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How to wrap up .class file

 
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hello ranchers i am an engineering student.

I am developing a software in Java Swing which i want to sell it to a client.I have written all the source code.I have put the .class files in one folder
The problem is that i don't know to wrap it up and give the complete set up to the client so that he can install it without any intricacies.Please help me out
 
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Hi,

What you need to do is package them up in a JAR file (basically a zip file - it stands for Java ARchive). These are then very simple to distribute.

Sun have got a fairly comprehensive tutorial here: http://java.sun.com/docs/books/tutorial/deployment/jar/index.html

Also, if you're using a modern IDE (e.g. Netbeans), it's going to be able to build the JAR file for you - check out the documentation of whatever tool you're using.

(This isn't specific to Swing or any other library, so it really ought to be in a different forum).
 
Rancher
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Note that if you want to ship everything in one file (including data files, images, sound, what have you) then you can't access those files via java.io.File et al.- you need to use the classloader resource mechanism.
 
Ankitt Gupta
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Matthew Brown wrote:Hi,

What you need to do is package them up in a JAR file (basically a zip file - it stands for Java ARchive). These are then very simple to distribute.

Sun have got a fairly comprehensive tutorial here: http://java.sun.com/docs/books/tutorial/deployment/jar/index.html

Also, if you're using a modern IDE (e.g. Netbeans), it's going to be able to build the JAR file for you - check out the documentation of whatever tool you're using.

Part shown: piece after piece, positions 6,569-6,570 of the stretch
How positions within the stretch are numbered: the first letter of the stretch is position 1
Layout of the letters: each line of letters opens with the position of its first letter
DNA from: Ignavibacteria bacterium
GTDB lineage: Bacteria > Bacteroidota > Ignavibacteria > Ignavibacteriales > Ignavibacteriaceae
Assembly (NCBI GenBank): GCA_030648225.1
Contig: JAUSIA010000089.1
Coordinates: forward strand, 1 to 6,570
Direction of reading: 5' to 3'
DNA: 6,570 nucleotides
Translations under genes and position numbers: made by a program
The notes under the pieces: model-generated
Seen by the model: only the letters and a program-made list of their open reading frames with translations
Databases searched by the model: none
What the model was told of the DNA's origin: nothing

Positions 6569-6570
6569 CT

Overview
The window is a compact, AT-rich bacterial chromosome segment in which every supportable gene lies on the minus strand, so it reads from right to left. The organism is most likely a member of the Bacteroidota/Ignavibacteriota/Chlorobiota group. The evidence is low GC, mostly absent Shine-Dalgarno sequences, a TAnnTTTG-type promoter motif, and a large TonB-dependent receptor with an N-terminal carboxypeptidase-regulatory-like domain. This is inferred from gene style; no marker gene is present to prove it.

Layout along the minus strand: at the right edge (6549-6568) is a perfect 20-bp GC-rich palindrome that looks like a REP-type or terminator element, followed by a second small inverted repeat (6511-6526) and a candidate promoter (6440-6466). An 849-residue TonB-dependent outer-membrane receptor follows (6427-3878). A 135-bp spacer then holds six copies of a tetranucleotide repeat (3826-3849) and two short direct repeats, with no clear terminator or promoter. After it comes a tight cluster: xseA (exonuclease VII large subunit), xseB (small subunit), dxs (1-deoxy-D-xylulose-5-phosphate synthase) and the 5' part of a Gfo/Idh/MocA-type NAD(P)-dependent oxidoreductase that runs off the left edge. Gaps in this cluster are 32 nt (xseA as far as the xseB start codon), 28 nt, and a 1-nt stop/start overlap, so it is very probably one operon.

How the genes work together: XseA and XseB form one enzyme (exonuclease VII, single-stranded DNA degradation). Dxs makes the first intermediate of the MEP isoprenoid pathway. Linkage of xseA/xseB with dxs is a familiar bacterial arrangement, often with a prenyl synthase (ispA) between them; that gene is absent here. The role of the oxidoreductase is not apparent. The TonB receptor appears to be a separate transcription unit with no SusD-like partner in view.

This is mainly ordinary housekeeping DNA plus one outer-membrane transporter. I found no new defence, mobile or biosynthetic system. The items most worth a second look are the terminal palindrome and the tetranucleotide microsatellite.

(This isn't specific to Swing or any other library, so it really ought to be in a different forum).



I don't reckon zipping it would be a complete solution as the client will still need to invoke via command line.I want that with one mouse click the application starts running.
 
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Java applications are run by a Java runtime. If the customer will not have Java installed on their system, then it will have to get installed somehow. Either you will have to tell them to do it, or build an installer to do it.
If Java is installed, then you can run the application from the Jar file using the "java -jar ..." command from any launching mechanism you wish to use.

Good luck.
 
Ankitt Gupta
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Mark E Hansen wrote:Java applications are run by a Java runtime. If the customer will not have Java installed on their system, then it will have to get installed somehow. Either you will have to tell them to do it, or build an installer to do it.
If Java is installed, then you can run the application from the Jar file using the "java -jar ..." command from any launching mechanism you wish to use.

Good luck.



What are the launching mechanisms ?
 
Matthew Brown
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Ankitt Gupta wrote:I don't reckon zipping it would be a complete solution as the client will still need to invoke via command line.I want that with one mouse click the application starts running.



Go through the tutorial I linked to, especially the part "Setting an Application's Entry Point".

If you've followed that approach, and they've got their computer configured so that .jar files are executed by the Java runtime, then it will run with a double-click.
 
Ankitt Gupta
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Matthew Brown wrote:

Ankitt Gupta wrote:I don't reckon zipping it would be a complete solution as the client will still need to invoke via command line.I want that with one mouse click the application starts running.